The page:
In August, just one month after the Democratic National Convention, Vermont Senator Bernie Sanders announced the launch of Our Revolution, a non-profit organization dedicated to keeping his progressive movement alive and strong. Among its stated goals are “supporting a new generation of progressive leaders” and “empowering millions to fight for progressive change.”
To these ends, Our Revolution backed more than 100 candidates from the school board level to the U.S. Senate between August and Election Day. It also took positions on nearly three-dozen ballot measures, ranging from support for legalizing marijuana for medical and recreational uses and for raising the minimum wage to opposing charter school expansion and the death penalty.
Much like Sanders’ campaign, these efforts were sustained in large part by small-donor donations. Our Revolution contributed $1.3 million to help support its candidates.
Sabrina Shrader, for example, a candidate for the West Virginia state legislature, received nearly $19,000, which she used to purchase yard signs, mailers, billboards, and magnets for the side of her orange Chevy sedan. In North Carolina, U.S. Senate candidate Deborah Ross received approximately $300,000.
Our Revolution’s efforts were also fueled by grassroots activism. Volunteers sent out nearly one million text messages and made 100,000 phone calls to “get out the vote.”
Yet despite this support, a number of Our Revolution-backed candidates suffered defeats on Election Day. Among them were eight candidates for the U.S. House, including Zephyr Teachout in New York’s 19th congressional district.
Teachout, a law school professor and author of a book chronicling the history of corruption in the United States, was one of the few candidates endorsed by Sen. Sanders during the Democratic presidential primary in April. Sanders’ endorsement helped propel Teachout through her party’s primary in June, but Teachout was defeated by Republican John Faso on Election Day.
Also defeated were all three candidates that Our Revolution endorsed for U.S. Senate: Russ Feingold in Wisconsin, Deborah Ross in North Carolina, and Misty Snow in Utah.
Volunteers sent out nearly one million text messages and made 100,000 phone calls to 'get out the vote.'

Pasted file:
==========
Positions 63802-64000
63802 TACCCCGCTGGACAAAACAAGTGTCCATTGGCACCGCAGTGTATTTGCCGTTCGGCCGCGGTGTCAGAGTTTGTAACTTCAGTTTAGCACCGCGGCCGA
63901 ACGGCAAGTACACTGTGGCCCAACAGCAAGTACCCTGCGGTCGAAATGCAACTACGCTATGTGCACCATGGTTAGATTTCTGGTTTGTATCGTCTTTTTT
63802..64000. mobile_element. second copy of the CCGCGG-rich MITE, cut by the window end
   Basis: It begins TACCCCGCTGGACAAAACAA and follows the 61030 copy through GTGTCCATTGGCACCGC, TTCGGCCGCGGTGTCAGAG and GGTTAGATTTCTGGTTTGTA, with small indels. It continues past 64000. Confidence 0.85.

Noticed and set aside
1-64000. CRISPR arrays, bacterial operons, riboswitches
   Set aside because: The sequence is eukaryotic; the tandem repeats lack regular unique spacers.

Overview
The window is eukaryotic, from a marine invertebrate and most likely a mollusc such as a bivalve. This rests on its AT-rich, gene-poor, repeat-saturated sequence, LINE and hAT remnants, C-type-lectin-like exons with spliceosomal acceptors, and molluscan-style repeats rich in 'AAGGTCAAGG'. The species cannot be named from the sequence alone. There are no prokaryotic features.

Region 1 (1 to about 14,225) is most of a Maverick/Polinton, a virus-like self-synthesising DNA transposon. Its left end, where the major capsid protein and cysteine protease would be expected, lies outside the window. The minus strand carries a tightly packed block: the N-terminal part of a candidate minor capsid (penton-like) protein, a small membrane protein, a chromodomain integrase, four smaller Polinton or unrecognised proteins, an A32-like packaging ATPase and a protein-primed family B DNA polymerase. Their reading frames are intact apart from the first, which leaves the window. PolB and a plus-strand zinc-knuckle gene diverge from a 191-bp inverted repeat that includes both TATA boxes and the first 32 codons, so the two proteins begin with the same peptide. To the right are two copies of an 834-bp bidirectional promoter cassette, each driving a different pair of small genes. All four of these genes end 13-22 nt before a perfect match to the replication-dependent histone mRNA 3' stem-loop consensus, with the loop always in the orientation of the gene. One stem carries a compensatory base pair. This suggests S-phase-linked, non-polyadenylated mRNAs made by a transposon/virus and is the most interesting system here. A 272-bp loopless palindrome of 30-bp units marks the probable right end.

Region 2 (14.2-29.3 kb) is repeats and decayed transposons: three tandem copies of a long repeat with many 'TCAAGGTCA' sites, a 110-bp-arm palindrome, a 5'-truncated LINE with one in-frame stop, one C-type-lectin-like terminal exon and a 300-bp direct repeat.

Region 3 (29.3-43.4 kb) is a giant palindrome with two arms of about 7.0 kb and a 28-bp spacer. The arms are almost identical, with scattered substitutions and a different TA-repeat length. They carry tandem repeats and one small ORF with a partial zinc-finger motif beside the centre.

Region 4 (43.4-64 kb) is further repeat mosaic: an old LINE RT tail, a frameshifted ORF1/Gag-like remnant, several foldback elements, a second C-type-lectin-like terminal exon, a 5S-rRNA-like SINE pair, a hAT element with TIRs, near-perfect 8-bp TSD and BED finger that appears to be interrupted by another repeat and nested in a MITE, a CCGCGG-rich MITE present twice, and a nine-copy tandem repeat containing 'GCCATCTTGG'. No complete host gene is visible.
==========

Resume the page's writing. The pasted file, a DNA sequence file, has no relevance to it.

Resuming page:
Yet according to Our Revolution’s tracker for the 2016 election, a majority of the 106 candidates it supported have won. Among them are eight candidates for U.S. House, including incumbents such as Keith Ellison in Minnesota and Raúl Grijalva in Arizona, and newcomers to the federal scene such as Nanette Barragan in California and Pramila Jayapal in Washington state.
Our Revolution also suffered some defeats on ballot measures. Opposition to the death penalty failed in Nebraska, Oklahoma, and California. Our Revolution also failed to muster enough support for two major healthcare measures. In California, Proposition 61 was defeated, which would have put a ceiling on the amount of money that the state agencies pay for prescription drugs. And in Colorado, Amendment 69 was defeated, which would have created a universal healthcare system.
Yet, as with its candidates, a majority of the ballot measures that Our Revolution took positions on went the organization’s way. Our Revolution saw success in backing measures legalizing medical marijuana in Arkansas, Florida, and Montana and legalizing recreational use for adults in California, Maine, and Nevada.
It also saw success on labor issues. In Virginia, it helped to defeat a right to work amendment to the state’s constitution, in Maine and Washington state, voters approved measures to increase the minimum wage, and in South Dakota, voters defeated a measure that would have permitted employers to pay workers under the age of 18 less than the state’s minimum wage.
Moreover, in several states, voters approved measures backed by Our Revolution related to good governance and campaign finance reform.
Voters in South Dakota also approved a comprehensive anti-corruption act, which will reduce coordination between candidates and their political action committees, mandate more transparency and disclosure of campaign contributions, and empower South Dakota voters by giving each resident two $50 credits to donate to state candidates. In Maryland’s Howard County, residents’ campaign contributions will now be matched by public funds, and in California and Washington state, voters approved non-binding measures urging their congressional delegations to overturn the Supreme Court’s Citizens United decision.
Yet despite these victories, many Sanders supporters are mourning the outcome of the presidential election. After all, some commentators have argued that Sanders may have had the candidate profile necessary to defeat Trump, especially in rural and Rust Belt states where Trump outperformed Clinton to take the presidency.
Yet Sanders and his organization are looking forward rather than backward. The day after the election, Sanders stated on what terms he is willing to cooperate with president-elect Trump.
“To the degree that Mr. Trump is serious about pursuing policies that improve the lives of working families in this country, I and other progressives are prepared to work with him,” he wrote, adding, “to the degree that he pursues racist, sexist, xenophobic and anti-environment policies, we will vigorously oppose him.”
Our Revolution offered a similar sentiment in a press release.
“We will do everything in our power to ensure that the president-elect cannot ignore the battles Americans are facing every single day, the statement says. “Our job is to offer a real alternative vision and engage on the local and national level to continue the work of the political revolution in the face of a divided nation.”